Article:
Alex Grigsby is the assistant director of the Digital and Cyberspace Policy Program at the Council on Foreign Relations.
Earlier this month, Russian business daily Kommersant reported that the Kremlin proposed to cooperate with the United States to prevent "cyberattacks on critical infrastructure," and wanted to include language to that effect in a communiqué issued at the end of the Helsinki Summit.
Although the communiqué was never issued, it is at least the third time in two years that Russia has requested some form of cooperation with the United States on cyber issues. Last year at the G20 in Germany, Vladimir Putin proposed the creation of U.S.-Russia cyber working group, which President Trump famously called an "impenetrable Cyber Security unit." In December, BuzzFeed reported that Russia's deputy foreign minister had proposed an agreement whereby both countries would agree to not interfere in each others' domestic politics. U.S. officials rebuffed that offer.
So why has the United States rejected Russia's offers at collaboration? Three reasons come to mind.
First, U.S. officials are understandably skeptical of the sincerity of Moscow's overtures while it continues its reckless cyber operations against the United States. In the last twenty-four months, Russia compromised and doxed the Democratic Party, launched a chaotic ransomware attack, tried to infiltrate U.S. electrical utilities with tools similar to those used to cause blackouts in Ukraine in 2015 and 2016, owned over 500,000 consumer-grade routers, sustained an active measures campaign on social media, and compromised voter databases in at least two states. From Washington’s perspective, these actions go way beyond traditional peacetime intelligence gathering. Collecting intelligence about political parties' views on policy issues or the technology a utility uses is generally kosher among spies. Active measures against those parties and trying to find a utility's off switch is not.
Russia would respond that all of the above could have been avoided if the United States simply agreed to its proposals of non-interference in each others' internal affairs and cooperated to reduce threats against critical infrastructure. That raises the second reason for Washington's rejection of the Kremlin's proposals: Russia and the United States often talk past each other on cyber issues. As I wrote last year, both "fundamentally disagree on the nature of cyber conflict," which hampers their ability to agree to shared norms. A norm to not use cyber means to interfere in each others' domestic politics is not viable because it would be dependent on factors beyond the U.S. government's control. If the Kremlin already believes that the Panama Papers was a CIA plot to undermine Russia or that the White House has the ability to fire journalists, it is sure to blame the U.S. government for any future New York Times, Wall Street Journal, Washington Post, or similar investigation uncovering corruption or malfeasance in Putin's inner circle.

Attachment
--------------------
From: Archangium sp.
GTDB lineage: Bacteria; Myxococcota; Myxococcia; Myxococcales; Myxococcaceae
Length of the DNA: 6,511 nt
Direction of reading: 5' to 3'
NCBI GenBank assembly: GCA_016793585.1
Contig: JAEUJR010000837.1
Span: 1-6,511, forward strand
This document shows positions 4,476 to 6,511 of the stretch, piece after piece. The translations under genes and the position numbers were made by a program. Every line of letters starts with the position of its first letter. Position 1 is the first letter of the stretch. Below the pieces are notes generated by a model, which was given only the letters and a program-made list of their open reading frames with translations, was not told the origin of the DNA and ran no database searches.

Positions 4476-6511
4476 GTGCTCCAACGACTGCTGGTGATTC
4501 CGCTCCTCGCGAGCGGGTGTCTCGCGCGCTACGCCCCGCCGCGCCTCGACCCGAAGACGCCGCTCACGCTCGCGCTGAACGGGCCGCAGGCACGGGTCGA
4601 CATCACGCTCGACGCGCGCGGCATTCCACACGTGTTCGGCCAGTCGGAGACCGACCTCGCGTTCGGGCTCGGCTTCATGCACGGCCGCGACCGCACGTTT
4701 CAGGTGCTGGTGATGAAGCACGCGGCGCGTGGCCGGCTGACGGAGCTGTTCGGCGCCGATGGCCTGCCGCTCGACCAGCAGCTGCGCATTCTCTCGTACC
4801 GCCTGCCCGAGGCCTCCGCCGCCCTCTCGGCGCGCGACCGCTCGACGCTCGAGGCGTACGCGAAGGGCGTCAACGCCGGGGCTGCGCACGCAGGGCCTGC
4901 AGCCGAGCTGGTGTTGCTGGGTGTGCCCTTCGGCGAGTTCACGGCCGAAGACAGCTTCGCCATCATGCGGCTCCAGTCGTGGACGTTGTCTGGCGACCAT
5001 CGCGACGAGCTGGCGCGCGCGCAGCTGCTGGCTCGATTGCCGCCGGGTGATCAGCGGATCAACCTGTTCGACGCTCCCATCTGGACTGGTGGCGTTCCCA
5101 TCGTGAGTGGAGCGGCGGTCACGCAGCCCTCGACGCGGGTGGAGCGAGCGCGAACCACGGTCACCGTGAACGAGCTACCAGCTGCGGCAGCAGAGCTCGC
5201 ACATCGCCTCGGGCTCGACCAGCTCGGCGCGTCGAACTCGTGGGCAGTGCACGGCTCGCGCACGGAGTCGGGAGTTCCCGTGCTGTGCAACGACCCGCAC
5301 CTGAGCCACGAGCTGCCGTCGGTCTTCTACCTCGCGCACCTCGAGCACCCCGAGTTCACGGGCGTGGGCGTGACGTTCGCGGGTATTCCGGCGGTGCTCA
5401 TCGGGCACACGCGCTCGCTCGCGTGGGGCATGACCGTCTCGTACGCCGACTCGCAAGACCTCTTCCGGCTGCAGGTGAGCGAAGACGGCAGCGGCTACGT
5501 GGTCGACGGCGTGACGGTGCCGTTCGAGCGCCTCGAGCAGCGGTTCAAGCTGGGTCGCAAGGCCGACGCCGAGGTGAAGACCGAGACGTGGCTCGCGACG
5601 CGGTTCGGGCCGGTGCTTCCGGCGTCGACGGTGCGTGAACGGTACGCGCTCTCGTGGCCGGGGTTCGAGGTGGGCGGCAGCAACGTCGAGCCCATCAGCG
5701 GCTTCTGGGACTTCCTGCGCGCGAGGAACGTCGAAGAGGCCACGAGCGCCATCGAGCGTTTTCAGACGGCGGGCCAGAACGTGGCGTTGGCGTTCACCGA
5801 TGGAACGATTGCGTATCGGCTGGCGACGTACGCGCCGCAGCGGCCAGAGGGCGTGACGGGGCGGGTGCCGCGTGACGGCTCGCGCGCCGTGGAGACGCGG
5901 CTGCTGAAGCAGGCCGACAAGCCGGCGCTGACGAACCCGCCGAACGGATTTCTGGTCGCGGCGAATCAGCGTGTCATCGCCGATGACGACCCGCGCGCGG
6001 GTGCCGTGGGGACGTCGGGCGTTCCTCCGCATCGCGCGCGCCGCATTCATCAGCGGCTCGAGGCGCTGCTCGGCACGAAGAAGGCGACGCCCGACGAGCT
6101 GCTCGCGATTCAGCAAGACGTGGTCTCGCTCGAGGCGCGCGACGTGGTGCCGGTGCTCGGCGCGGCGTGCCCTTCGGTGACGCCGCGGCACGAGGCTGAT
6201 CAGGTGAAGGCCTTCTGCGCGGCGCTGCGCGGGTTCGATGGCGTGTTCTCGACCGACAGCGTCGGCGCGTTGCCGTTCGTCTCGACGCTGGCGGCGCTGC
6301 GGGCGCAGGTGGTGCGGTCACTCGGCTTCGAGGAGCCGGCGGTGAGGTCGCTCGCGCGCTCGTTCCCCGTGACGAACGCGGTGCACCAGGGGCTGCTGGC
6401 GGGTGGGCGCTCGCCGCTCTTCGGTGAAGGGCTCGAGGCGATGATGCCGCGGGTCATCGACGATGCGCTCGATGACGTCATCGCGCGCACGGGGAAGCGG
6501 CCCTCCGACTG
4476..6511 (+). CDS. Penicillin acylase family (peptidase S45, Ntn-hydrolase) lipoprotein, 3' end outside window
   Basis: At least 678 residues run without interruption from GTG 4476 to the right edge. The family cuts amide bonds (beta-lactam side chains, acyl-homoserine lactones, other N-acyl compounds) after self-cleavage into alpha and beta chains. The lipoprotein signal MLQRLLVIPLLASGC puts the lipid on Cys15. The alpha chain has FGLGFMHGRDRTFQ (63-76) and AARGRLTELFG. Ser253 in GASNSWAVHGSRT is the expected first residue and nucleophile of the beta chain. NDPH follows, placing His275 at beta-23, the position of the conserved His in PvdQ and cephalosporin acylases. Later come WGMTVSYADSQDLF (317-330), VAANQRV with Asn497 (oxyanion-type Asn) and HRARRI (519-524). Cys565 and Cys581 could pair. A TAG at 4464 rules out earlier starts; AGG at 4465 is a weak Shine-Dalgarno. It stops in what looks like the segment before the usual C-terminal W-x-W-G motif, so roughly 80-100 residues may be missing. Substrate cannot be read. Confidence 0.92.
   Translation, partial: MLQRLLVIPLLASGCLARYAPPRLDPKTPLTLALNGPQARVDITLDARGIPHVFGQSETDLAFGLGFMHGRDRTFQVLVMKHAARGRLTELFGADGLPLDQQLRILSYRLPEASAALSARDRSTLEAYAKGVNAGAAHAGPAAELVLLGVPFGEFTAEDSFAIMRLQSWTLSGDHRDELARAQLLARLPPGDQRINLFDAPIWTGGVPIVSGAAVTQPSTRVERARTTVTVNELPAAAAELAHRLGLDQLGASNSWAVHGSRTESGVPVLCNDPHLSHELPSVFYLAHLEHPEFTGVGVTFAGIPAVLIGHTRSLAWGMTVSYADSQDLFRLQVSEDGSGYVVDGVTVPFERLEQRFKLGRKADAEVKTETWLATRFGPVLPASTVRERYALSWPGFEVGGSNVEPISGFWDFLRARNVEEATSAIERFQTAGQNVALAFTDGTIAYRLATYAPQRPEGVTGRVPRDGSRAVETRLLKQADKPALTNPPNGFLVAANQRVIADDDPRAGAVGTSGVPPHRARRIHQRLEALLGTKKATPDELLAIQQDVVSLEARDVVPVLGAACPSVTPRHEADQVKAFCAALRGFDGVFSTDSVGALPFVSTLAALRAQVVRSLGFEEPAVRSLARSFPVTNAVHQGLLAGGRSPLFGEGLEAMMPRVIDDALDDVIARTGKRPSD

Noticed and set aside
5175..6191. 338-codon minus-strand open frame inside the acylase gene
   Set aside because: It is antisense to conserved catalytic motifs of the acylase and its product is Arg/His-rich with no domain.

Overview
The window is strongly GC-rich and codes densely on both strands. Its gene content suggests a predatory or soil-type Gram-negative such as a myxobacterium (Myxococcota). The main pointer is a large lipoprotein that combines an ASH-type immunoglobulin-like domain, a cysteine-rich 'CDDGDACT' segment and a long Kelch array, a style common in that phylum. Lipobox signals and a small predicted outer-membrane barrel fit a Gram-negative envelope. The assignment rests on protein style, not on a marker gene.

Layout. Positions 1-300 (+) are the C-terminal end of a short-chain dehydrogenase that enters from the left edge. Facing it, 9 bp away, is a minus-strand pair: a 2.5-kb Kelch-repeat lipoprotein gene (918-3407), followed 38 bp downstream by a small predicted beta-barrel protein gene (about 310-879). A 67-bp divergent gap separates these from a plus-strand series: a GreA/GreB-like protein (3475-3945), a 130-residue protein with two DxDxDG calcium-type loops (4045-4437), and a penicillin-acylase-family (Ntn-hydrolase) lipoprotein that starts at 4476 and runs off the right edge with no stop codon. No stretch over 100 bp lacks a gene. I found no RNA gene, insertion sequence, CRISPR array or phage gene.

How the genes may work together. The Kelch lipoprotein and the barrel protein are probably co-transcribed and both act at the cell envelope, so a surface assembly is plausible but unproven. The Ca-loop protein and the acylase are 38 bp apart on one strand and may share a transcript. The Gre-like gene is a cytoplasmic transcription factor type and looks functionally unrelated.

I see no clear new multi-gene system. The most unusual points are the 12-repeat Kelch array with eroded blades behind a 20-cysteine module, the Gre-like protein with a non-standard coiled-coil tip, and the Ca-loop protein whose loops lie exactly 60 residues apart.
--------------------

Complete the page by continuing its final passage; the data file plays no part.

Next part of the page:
Third, the Kremlin's emphasis on getting President Trump's endorsement of a cyber agreement poses a particular optics problem for the United States. Any cyber agreement that he makes with his Russian counterpart would automatically be greeted with skepticism in light of Russia's 2016 election interference and the Mueller investigation. The proposed cyber working group in 2017 was quickly discarded after the idea was made public and Trump's subsequent tweet drew condemnation, ridicule, and derision. Nevertheless, Russia keeps aiming for a leaders' level agreement, hoping it can bypass an intransigent "deep state" in the United States bent on styming efforts at rapprochement, when quieter talks between working-level diplomats might yield greater success.
The United States and Russia recognize that despite their significant differences, they have to talk to each other to avoid uncontrolled escalation in cyberspace. That's why even after the 2014 Russian invasion of Ukraine, the United States kept meeting with Russian cyber experts despite having cut cooperation elsewhere. And the Kremlin reportedly used a dedicated hotline on cyber issues to raise concerns about malicious cyber activity emanating from the United States against the 2014 Sochi Olympics.
The most promising opportunity for U.S.-Russia cyber cooperation will come this fall at the United Nations. Russia will propose a resolution seeking the General Assembly's endorsement of a code of conduct for state activity in cyberspace. The text of the resolution has not been made public, but it is likely to be a combination of existing cyber norms the GGE agreed to in 2013 and 2015 and previous iterations of another code of conduct members of the Shanghai Cooperation Organization (SCO) proposed in 2011 and 2015. The inclusion of the SCO language will make the United States and like-minded countries balk given its negative human rights implications. Nevertheless, the proposed Russian resolution could probably be salvaged through negotiation that strips it of the SCO code's worst elements, keeps the consensus GGE language, and mandates the creation of a new GGE to pick up where the last one fell apart.
That outcome is far from an ideal scenario for either country. Russia and China have been drivers of the SCO's cyber work, and will want to see some form of UN endorsement of its efforts. The United States is unlikely to be enthused at the prospect of another GGE process when it would rather spend its time enforcing existing cyber norms instead of talking about creating new ones. Despite these misgivings, it is one of the few options that keeps Moscow and Washington at the bargaining table.